The other heavily tilted shelter, on East Broadway, is also said to be in another former hotel. In November, Thomas Yu, co-executive director of Asian Americans for Equality, a nonprofit social services and affordable housing organization with deep roots in Chinatown, pledged her support, saying his group would provide Chinese-language assistance there.
Shortly after, protesters holding signs saying “AAFE sold out Chinatown” picked up the group’s office.
The day after Ms. Lee’s murder, protesters banged on the office doors and windows and tried to break in, AAFE officials said.
AAFE has now withdrawn from its role at the shelter.
“I’d love it if they put down their pitchforks and help us,” Mr. Yu said, “because we’re all in this together.”
Opponents say the shelters in Chinatown will violate the city’s Fair Share Act, which requires social service programs to be distributed fairly. But the law’s requirements are vague, and the question of whether Chinatown is already congested is a tricky one.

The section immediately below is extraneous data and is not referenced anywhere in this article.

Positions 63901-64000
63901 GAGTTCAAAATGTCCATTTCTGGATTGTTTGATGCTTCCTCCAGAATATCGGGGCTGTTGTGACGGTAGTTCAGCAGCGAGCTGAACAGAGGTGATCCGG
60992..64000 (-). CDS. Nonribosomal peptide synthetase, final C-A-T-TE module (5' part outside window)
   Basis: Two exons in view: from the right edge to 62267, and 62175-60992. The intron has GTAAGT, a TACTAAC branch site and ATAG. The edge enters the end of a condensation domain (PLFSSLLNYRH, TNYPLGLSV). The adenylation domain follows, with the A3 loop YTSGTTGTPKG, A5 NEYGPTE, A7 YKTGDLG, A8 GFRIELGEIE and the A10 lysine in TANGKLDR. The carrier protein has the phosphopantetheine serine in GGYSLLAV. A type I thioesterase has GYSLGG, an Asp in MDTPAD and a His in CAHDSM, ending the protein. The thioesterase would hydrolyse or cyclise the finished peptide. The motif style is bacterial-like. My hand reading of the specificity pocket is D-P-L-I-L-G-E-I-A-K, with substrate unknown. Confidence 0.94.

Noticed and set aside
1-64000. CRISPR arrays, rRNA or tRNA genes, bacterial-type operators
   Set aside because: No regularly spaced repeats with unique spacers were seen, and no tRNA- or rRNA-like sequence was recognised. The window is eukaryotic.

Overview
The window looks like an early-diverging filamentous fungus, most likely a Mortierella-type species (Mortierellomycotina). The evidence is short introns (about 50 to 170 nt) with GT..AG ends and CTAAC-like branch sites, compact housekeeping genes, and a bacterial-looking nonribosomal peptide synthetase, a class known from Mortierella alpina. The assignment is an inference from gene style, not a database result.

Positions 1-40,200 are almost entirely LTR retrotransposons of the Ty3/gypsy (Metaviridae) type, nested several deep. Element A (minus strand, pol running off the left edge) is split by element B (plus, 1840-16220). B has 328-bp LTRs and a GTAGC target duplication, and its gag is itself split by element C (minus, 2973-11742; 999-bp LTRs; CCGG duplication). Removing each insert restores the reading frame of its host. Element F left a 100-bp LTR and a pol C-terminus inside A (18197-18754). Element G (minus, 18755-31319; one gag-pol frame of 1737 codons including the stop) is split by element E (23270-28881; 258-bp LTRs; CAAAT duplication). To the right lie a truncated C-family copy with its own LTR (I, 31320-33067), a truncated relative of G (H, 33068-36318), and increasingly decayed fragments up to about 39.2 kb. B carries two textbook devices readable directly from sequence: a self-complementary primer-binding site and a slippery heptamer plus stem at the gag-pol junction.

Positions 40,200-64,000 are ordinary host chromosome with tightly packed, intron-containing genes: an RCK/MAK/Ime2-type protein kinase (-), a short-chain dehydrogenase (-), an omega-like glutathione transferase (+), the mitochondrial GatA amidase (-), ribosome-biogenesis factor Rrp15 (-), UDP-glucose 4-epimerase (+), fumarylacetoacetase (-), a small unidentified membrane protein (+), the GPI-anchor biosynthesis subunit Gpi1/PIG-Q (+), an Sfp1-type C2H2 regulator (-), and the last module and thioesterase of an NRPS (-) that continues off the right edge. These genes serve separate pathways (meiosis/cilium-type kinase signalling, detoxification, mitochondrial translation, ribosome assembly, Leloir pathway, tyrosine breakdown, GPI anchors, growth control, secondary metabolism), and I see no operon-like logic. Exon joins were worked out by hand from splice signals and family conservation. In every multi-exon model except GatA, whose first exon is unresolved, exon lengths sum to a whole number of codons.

Manhattan Community District 2, which encompasses western Chinatown, has no shelters; Grand Street’s would be the first.
But shelters in Community District 3, which occupies the eastern half of Chinatown, including East Broadway, are home to more than 1,000 people. Opponents of shelters note that this number is much more than the number of homeless people from the neighborhood and argue that the city is placing an unduly heavy burden on the neighbourhood.
To shelter opponents, the city’s rationale for finding safe havens seems wildly circular: They say their existence attracts drug dealers as well as other homeless people, whose presence the city then uses to justify opening more shelters.